Okay, there are a lot of letters in the collection and Burroughs himself used “in terms of” only four (or five) times, which isn’t too bad. However, each use is an echt Guardianism, so Burroughs was undoubtedly a victim of the Conqueror Term, like millions of others, then and now. But it isn’t only English-speakers who can be victims of the Conqueror Term: it has infected usage in French too. This is from a speech by the new French president Emmanuel Macron:

… c’est ensuite les routes des trafics multiples qui nécessitent des réponses aussi en termes de sécurité et de coordination régionale … – Emmanuel Macron empêtré dans une folle polémique, Mediaguinee, 10/vii/2017.

… it is then the roads of multiple trafficking which also require answers in terms of security and regional coordination … – French President Emmanuel Macron is in the middle of a social media firestorm, Vox, 10/vii/2017.

The French and English can be shortened in the same way:

• des réponses aussi en termes de sécurité → des réponses aussi en sécurité
• answers in terms of security → in security

Macron, as you’d expect, is part of the Hive Mind too. He and many other Francophones have succumbed to the Conqueror Term, as you can see from these graphs at Google nGrams (“en termes du” behaves in an interesting way):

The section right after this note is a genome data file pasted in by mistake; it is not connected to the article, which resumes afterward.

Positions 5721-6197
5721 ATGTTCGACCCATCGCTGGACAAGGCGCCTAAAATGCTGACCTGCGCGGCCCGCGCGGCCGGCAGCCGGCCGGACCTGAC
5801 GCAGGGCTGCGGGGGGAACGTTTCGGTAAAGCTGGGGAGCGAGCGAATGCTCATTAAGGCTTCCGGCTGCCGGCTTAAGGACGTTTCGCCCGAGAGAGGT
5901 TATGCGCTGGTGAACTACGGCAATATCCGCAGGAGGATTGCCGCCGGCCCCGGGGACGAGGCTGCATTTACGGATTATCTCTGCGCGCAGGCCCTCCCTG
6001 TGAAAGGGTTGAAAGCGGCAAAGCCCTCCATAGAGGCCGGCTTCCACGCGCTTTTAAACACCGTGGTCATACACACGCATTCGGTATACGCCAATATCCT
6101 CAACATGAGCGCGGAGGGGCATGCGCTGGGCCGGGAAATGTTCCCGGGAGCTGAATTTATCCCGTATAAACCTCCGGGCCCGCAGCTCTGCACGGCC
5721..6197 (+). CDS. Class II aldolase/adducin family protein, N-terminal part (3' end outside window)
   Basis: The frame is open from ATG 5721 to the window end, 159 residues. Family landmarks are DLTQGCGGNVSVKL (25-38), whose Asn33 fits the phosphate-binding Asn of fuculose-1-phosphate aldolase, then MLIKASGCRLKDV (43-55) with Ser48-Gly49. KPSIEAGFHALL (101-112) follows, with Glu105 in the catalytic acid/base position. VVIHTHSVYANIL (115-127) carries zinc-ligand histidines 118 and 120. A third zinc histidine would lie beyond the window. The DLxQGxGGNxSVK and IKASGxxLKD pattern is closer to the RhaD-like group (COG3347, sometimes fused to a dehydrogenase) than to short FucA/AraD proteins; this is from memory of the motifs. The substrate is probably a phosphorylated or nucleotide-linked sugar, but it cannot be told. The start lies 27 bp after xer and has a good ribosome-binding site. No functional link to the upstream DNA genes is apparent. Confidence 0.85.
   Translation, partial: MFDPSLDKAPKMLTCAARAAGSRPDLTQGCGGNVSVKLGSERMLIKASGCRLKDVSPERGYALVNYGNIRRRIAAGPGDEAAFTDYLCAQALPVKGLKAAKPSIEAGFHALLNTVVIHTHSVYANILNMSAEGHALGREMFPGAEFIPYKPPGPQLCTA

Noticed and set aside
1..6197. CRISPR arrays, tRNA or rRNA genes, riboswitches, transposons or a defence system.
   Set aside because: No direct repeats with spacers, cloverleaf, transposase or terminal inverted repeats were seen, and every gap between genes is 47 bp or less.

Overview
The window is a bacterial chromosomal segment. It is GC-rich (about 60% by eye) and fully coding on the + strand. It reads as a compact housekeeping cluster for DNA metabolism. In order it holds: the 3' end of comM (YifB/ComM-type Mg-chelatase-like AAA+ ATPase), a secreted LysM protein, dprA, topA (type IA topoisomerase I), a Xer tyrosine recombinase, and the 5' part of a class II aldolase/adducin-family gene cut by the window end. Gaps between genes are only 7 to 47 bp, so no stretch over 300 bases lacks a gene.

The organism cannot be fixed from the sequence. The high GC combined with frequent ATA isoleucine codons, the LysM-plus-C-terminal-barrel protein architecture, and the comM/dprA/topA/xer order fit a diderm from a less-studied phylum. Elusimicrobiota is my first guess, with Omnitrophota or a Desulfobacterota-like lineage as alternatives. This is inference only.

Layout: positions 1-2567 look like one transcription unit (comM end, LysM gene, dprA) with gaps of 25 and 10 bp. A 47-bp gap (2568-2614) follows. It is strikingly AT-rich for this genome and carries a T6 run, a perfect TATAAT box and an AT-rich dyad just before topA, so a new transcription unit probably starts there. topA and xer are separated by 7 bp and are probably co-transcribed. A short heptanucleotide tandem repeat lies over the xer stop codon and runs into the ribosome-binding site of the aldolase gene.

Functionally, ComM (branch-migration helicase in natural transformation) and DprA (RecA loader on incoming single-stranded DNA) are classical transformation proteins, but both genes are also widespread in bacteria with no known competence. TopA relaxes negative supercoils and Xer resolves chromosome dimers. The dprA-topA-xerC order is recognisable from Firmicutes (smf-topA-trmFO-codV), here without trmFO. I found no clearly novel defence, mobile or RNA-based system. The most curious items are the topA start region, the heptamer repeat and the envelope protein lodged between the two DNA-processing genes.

En termes de

En termes du

But there are termicides in French too:

Attention, on confond souvent la signification de “en termes de”. Cette expression signifie « dans le vocabulaire de », « dans le langage de » et ne veut pas dire « en ce qui concerne », « en matière de », « sur le plan de ». Cette confusion est sûrement due à l’expression anglaise “in terms of” qui elle a le sens de “en matière de”. Faut-il écrire “en termes de” ou “en terme de” ?, La Langue Française, Nicolas Le Roux, août 31, 2015.

Take care: people often confuse the meaning of “en termes de”. This expression means “in the vocabulary of”, “in the language of”, and does not mean “in what concerns”, “in the matter of”, “after the form of”. This confusion is surely due to the English expression “in terms of”, which has the sense of “in the matter of”. (My translation, so not reliable)